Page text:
At the same time in 2016, the Indian Health Service began the process of expanding CHAP, including DHATs, to states outside of Alaska. In this expansion, states including Oregon, Washington, Idaho, and Montana can authorize tribes to hire DHATs. These states, as well as New Mexico and Arizona, which have tribal carve outs from the dental hygiene prerequisite in their state regulations, can use the educational program in Alaska for training as tribes in Oregon and Washington have done. Skagit Valley College in Mount Vernon, Washington, in partnership with the Swinomish Dental Clinic in Washington, are also developing a DHAT-style training program.


The remainder of states that have authorized dental therapy since 2017, including Arizona, New Mexico, Michigan, Nevada, and Connecticut, are still in early stages of implementation and establishment of educational programs. Iḷisaġvik College’s success in becoming the first education program accredited through CODA clears the path forward for the development of education programs in states and by tribes that have authorized dental therapy, and for new states or tribes considering adding dental therapy.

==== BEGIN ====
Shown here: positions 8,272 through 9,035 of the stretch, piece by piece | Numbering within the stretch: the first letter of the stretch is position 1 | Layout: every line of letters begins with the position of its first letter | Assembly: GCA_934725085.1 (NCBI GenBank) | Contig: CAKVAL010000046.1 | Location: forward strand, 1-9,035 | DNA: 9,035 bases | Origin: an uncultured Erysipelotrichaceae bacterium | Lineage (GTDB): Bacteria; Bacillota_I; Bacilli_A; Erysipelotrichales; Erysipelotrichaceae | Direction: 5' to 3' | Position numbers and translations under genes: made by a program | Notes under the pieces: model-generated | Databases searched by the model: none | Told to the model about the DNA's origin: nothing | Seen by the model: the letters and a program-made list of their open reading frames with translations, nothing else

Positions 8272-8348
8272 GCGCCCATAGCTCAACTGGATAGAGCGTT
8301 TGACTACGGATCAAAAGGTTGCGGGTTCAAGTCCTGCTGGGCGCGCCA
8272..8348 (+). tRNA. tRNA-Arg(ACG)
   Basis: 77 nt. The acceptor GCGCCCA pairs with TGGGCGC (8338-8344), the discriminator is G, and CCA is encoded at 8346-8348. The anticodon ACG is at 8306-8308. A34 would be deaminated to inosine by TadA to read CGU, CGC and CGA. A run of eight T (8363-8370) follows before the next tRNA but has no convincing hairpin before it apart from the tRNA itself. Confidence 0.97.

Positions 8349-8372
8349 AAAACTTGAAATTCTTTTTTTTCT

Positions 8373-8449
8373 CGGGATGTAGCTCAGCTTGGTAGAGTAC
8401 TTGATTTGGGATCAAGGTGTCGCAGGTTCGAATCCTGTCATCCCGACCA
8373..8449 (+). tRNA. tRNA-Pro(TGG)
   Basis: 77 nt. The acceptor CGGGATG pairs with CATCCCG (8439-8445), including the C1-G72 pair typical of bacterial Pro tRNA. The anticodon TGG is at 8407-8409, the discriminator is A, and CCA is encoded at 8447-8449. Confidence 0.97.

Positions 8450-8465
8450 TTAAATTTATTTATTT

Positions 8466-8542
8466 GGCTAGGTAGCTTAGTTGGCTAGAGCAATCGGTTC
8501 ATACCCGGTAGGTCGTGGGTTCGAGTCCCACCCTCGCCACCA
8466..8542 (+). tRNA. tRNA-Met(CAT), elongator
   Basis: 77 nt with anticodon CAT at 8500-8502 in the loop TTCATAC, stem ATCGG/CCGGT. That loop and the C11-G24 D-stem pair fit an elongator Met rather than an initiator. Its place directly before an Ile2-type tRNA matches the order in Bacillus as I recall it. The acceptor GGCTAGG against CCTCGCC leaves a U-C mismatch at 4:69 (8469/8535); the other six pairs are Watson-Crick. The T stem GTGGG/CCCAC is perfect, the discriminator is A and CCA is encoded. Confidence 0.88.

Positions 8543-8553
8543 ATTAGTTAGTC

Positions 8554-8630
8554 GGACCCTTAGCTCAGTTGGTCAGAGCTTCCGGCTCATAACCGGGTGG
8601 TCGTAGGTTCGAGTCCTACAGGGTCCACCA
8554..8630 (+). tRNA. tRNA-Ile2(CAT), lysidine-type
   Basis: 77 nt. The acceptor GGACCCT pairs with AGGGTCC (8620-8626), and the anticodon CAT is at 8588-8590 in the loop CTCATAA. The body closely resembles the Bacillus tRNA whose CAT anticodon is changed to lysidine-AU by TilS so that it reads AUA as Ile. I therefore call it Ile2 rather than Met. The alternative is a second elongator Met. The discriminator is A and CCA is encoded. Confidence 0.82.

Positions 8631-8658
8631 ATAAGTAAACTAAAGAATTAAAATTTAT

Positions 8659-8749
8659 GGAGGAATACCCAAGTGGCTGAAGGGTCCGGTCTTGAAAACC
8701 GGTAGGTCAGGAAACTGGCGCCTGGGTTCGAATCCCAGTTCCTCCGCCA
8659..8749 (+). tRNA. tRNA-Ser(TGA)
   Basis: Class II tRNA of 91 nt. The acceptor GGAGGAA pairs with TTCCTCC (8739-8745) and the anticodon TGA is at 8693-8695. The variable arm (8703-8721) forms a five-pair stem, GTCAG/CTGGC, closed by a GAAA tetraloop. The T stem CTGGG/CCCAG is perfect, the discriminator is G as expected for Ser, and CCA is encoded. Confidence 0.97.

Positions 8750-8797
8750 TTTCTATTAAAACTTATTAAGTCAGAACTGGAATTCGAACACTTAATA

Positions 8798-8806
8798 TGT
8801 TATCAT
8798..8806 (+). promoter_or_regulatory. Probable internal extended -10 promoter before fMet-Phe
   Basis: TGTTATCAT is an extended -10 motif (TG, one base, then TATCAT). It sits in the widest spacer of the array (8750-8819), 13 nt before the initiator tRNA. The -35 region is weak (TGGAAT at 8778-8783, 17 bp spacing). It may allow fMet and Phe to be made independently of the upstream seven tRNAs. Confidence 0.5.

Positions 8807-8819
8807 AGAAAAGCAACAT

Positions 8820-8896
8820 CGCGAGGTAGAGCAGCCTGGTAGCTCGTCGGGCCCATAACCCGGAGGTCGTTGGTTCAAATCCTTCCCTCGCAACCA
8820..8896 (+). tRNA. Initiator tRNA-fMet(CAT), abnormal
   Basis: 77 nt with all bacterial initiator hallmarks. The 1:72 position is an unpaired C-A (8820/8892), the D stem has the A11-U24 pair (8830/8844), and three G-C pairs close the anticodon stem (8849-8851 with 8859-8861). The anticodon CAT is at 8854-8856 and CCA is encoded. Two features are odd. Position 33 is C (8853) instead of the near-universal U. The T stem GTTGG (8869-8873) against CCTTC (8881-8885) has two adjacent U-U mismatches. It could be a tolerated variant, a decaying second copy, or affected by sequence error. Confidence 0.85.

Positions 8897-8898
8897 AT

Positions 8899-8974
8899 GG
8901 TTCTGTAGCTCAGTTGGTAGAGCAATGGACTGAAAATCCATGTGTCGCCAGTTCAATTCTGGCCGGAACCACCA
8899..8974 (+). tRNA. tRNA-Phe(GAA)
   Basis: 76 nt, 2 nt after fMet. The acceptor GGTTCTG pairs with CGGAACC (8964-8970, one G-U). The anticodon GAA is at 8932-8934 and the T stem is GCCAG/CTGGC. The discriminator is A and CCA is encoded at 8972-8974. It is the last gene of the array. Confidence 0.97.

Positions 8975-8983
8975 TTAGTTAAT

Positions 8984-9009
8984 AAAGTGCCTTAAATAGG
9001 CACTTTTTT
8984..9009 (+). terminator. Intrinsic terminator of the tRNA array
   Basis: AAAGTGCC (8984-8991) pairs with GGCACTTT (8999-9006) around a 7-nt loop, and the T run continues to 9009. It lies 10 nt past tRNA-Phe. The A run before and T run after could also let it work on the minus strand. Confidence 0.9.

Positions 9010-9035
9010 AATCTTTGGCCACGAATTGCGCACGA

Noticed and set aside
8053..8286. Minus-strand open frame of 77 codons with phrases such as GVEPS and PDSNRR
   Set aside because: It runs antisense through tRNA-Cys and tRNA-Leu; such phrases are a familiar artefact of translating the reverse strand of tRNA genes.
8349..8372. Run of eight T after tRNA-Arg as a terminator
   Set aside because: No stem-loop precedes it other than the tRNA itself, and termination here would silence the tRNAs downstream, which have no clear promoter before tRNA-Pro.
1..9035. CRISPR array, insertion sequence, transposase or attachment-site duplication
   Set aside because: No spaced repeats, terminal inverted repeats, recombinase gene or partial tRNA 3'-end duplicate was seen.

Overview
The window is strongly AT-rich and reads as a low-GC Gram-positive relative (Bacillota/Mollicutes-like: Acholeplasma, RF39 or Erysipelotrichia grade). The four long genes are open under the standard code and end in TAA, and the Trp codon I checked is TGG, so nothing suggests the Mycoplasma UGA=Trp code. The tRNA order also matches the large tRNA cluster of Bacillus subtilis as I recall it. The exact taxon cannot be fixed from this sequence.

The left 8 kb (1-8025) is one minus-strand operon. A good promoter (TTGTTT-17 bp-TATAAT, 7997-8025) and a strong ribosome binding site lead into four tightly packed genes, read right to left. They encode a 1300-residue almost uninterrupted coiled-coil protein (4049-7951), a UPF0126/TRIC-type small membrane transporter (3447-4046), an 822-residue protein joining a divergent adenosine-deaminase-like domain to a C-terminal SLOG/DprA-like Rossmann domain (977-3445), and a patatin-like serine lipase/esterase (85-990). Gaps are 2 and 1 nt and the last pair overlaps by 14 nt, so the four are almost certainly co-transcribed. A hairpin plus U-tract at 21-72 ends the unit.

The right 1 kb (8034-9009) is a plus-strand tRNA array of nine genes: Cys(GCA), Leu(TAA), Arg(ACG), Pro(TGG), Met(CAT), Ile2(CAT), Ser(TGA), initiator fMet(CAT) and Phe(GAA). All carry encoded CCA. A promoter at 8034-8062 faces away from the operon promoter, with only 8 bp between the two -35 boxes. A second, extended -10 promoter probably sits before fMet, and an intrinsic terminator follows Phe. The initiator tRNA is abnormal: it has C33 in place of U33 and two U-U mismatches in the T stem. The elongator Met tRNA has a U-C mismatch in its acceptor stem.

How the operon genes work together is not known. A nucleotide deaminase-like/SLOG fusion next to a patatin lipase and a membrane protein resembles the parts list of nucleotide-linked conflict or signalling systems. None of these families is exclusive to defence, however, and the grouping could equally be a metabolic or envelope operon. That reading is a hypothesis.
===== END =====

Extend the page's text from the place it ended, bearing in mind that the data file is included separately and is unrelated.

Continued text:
This research was generously funded by the W.K. Kellogg Foundation.


  1. Institute of Medicine, National Research Council. Improving Access to Oral Health Care for Vulnerable and Underserved Populations. Available at: Accessed November 8, 2020.
  2. Nash DA, Friedman JW, Kardos TB, et al. Dental therapists: a global perspective. Int Dent J. 2008;58:61–70.
  3. Williard ME, Fauteux N. Dentists provide effective supervision of Alaska’s dental health aide therapists in a variety of settings. J Public Health Dent. 2011;71(Suppl 2):S27–S33.
  4. Alaska Native Tribal Health Consortium. Alaska Dental Therapy Educational Program Curriculum. Available at: Accessed November 8, 2020.
  5. The National Partnership for Dental Therapy. Alaska Program Accreditation is a Monumental Step Forward for Community-informed, Community-driven Solutions. National Partnership for Dental Therapy. Available at: Accessed November 8, 2020.
  6. Hodges KO, Rogo EJ, Cahoon AC, Neill K. Collaborative Dental Hygiene Practice in New Mexico and Minnesota. J Dent Hyg. 2016;90:148–161.

From Perspectives on the Midlevel Practitioner, a supplement to Dimensions of Dental Hygiene. November 2020(12):16-19.